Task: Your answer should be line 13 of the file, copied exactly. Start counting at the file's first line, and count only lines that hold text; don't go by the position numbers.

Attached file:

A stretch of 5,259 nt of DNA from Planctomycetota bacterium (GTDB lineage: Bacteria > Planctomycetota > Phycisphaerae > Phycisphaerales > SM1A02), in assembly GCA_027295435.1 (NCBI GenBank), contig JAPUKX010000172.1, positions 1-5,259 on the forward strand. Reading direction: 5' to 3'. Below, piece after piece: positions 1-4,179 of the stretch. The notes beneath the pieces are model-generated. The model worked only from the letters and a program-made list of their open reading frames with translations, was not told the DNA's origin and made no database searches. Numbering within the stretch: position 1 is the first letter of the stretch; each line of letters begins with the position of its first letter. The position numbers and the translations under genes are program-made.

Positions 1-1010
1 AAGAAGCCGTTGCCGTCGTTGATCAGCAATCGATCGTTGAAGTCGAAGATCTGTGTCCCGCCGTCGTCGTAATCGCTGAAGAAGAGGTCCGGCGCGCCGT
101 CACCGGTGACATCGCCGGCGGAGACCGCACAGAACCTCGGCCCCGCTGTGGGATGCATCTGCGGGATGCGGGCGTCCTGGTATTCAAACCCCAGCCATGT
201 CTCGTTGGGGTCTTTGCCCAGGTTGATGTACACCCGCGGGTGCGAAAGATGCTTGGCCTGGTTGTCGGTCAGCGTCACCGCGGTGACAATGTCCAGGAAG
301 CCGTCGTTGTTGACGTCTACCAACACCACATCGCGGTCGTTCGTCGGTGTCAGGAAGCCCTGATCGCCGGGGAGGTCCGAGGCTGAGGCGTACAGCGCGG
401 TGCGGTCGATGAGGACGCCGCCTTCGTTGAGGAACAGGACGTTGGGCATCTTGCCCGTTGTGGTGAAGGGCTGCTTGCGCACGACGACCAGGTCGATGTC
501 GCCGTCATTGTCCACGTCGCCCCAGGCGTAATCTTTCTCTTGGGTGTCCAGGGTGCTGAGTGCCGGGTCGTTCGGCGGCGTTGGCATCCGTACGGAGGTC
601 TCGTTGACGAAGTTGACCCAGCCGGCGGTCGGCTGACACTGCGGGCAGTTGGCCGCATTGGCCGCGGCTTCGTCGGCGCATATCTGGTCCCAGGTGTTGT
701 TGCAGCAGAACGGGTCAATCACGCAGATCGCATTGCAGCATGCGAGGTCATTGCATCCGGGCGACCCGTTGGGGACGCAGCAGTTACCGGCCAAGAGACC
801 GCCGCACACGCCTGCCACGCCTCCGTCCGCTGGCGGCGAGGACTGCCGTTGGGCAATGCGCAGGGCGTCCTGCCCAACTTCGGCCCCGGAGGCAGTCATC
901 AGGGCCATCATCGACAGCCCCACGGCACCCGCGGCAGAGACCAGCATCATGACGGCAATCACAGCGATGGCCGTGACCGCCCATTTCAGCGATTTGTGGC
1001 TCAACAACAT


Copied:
1001 TCAACAACAT